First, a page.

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8 Signs Your Child May Have Developmental Delays or a Learning Disability

Published on December 12th, 2017

8 Signs Your Child May Have Developmental Delays or a Learning Disability

developmental delay behavioral disorder

The first thing to understand about a child with developmental delays or learning disabilities is that these problems have nothing to do with your child’s level of intelligence. In fact, some children who struggle with learning disabilities have above-average intelligence. It may be difficult to see past behavioral or emotional disorders to recognize this truth. Sadly, many children who do have developmental delays or learning disabilities are so affected because of negligence or medical malpractice during delivery. Developmental delay behavioral disorder in children is often caused by negligence by medical personnel during birth.

Signs of Developmental Delays or Learning Disabilities

If your child is deprived of oxygen during delivery, the results can be devastating. Areas of the brain can be damaged, and this can cause delays, disabilities in development, and conditions like cerebral palsy. When these problems emerge may vary, though the signs are often evident in the preschool years as a child is placed in a school setting, expected to perform, and compared to his or her peers.

Here are some signs that a learning disability or developmental delay could be present in children under the age of 5:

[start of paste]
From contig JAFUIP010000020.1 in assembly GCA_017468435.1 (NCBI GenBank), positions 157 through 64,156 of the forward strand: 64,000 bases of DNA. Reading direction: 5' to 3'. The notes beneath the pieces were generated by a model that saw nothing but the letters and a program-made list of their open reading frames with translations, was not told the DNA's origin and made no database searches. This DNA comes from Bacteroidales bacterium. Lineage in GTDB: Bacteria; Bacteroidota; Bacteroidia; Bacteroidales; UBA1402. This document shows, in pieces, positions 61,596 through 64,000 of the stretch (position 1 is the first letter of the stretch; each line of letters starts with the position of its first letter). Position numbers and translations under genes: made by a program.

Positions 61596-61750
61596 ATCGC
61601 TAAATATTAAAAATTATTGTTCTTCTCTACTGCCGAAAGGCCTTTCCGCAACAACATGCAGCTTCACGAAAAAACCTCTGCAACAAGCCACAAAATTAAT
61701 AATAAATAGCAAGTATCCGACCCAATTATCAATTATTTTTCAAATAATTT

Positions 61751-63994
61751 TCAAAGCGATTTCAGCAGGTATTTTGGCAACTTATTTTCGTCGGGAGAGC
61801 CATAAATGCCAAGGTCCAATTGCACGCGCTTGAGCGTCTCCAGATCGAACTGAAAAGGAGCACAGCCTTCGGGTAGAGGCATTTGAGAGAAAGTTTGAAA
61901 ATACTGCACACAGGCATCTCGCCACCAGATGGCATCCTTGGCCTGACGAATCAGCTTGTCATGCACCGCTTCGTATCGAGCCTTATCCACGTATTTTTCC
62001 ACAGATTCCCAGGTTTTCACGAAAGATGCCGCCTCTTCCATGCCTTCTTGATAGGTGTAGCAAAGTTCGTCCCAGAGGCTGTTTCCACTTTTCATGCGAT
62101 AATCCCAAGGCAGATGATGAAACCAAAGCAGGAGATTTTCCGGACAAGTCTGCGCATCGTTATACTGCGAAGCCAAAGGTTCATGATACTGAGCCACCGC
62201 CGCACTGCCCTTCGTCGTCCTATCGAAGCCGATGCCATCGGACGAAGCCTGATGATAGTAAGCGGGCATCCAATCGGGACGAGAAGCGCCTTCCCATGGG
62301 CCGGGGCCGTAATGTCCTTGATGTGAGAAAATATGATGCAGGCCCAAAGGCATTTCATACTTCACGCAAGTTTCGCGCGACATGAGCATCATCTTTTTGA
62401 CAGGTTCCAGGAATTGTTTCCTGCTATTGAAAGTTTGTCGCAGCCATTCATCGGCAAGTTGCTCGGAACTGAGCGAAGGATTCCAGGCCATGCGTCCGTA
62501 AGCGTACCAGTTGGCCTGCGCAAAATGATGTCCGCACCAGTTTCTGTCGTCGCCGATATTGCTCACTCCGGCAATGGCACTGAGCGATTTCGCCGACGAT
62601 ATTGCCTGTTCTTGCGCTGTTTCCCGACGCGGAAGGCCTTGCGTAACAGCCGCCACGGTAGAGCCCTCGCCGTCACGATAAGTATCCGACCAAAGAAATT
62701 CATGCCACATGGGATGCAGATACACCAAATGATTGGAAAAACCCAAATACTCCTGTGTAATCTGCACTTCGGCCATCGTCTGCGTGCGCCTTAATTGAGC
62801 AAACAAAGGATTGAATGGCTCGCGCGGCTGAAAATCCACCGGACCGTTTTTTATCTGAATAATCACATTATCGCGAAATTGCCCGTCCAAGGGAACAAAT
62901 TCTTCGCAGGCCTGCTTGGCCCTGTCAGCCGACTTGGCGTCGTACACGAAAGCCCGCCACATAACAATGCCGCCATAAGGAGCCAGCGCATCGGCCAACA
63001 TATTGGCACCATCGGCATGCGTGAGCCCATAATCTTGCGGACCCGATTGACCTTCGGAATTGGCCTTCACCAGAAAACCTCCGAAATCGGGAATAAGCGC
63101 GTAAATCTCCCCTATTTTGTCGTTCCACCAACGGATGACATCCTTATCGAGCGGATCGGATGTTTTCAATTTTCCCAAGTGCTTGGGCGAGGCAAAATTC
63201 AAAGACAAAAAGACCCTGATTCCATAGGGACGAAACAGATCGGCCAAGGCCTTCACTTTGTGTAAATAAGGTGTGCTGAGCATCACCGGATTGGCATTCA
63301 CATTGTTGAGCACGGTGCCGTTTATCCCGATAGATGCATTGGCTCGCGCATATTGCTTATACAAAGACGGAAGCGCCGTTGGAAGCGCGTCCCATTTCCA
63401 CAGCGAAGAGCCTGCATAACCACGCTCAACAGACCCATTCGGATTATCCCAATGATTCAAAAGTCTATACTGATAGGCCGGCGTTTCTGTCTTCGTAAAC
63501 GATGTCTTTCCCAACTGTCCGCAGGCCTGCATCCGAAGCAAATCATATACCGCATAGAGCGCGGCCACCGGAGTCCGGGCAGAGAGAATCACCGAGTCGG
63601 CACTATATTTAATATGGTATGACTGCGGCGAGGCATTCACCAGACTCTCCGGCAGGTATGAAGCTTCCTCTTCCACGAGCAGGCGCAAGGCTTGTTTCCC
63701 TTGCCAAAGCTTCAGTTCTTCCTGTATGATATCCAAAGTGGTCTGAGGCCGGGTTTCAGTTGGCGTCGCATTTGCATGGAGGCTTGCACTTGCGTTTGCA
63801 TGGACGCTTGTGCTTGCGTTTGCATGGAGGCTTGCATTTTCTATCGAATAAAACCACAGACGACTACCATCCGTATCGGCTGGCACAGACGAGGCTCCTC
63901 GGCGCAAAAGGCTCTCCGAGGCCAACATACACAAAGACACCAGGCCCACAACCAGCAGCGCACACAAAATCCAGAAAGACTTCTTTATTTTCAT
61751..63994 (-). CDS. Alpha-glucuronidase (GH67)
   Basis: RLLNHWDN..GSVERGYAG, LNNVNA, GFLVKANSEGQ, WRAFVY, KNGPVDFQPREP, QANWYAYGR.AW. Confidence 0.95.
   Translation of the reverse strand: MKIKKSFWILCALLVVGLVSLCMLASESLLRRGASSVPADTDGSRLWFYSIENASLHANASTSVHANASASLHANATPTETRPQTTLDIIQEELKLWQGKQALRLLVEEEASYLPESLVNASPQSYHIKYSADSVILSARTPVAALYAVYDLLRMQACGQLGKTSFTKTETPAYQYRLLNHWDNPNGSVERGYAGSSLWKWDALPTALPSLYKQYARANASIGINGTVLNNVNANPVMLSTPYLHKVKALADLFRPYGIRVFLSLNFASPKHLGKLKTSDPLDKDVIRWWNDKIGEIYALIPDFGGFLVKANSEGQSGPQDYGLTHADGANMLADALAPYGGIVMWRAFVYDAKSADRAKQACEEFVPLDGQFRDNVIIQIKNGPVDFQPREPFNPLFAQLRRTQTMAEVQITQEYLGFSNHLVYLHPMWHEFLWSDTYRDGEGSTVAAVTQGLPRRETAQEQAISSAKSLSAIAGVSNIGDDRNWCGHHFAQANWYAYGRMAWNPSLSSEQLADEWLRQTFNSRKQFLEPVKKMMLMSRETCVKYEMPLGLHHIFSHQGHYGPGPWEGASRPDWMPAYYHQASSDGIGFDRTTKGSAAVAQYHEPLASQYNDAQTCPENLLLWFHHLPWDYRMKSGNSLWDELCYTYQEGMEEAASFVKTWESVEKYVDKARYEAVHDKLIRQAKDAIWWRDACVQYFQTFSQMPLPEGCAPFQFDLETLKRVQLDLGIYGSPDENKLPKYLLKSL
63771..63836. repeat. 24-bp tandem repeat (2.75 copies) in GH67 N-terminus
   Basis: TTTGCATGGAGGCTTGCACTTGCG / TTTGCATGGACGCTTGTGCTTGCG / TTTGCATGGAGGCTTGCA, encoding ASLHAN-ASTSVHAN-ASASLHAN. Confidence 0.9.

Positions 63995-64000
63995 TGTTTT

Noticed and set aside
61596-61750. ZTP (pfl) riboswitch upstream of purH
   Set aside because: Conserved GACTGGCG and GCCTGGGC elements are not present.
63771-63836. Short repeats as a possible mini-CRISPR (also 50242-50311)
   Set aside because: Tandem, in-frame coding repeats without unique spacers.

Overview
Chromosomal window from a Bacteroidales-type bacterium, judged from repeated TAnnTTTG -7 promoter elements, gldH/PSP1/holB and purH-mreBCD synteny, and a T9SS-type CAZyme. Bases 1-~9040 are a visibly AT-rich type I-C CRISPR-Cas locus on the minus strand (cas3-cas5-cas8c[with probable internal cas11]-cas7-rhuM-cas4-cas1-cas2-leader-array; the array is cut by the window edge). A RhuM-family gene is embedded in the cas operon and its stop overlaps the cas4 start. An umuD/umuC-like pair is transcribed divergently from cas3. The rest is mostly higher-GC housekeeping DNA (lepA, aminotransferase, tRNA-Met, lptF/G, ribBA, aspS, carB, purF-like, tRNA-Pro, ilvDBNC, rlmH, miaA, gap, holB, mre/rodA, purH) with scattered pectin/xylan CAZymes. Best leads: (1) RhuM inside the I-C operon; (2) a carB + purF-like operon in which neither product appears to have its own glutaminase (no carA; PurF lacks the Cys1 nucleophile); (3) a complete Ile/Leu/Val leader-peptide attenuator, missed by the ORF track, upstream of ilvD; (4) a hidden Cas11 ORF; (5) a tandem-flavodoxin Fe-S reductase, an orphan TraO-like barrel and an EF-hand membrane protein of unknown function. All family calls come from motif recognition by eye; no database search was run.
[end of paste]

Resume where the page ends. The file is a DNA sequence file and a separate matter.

1. Attention problems. Difficulty listening and hyperactivity.
  2. Speech problems. Delays in speech or difficulty pronouncing words or expressing him or herself.
  3. Basic memorization. Trouble learning letters, numbers, colors, shapes, and days of the week.
  4. Unable to focus or stay with a task, easily distracted.
  5. Problems with following directions. A child cannot understand directions or is too distracted or unfocused to follow them.
  6. Problems with motor skills. Difficulty grasping a crayon or pencil or trouble buttoning, tying, or zipping.
  7. Cognitive problems. Difficulty with new words, learning to read, or understanding new concepts.
  8. Behavioral issues. Impetuous behavior, inappropriate responses to social situations, difficulty adjusting to new situations or changes in the norm.

Do not be quick to tag your child as someone with a learning disability, and do not allow any educators to label them either without a proper medical diagnosis. Children learn and develop at their own rate, and just because someone takes a little longer to learn how to tie his shoes does not mean he is challenged in any way.

Some learning disabilities present as small difficulties that can be overcome or managed, while other disabilities signal a complete lack of independence in daily life. The latter may require special schooling or learning environments, and an inability to ever live alone or be employed.

Is Your Child’s Behavior the Result of a Birth Injury?

Some cognitive and learning disabilities, speech and language delays, and emotional and behavioral disorders are the result of a brain injury during birth. ADD and ADHD are two common that may result from brain trauma or loss of oxygen during birth. Cerebral palsy is a lifelong, incurable condition that varies in severity, but can lead from minor physical disabilities to cognitive disorders that prevent the ability to lead a normal, independent life.

If you suspect that your child’s learning disability or developmental delay could have been prevented with proper medical care during birth, contact Thurswell Law for your free consultation. Developmental delay behavioral disorder in children is often caused by negligence by medical personnel during birth. Malpractice and medical negligence can cause cognitive, behavioral, and physical disabilities, and you are entitled to compensation for your child’s suffering.

 

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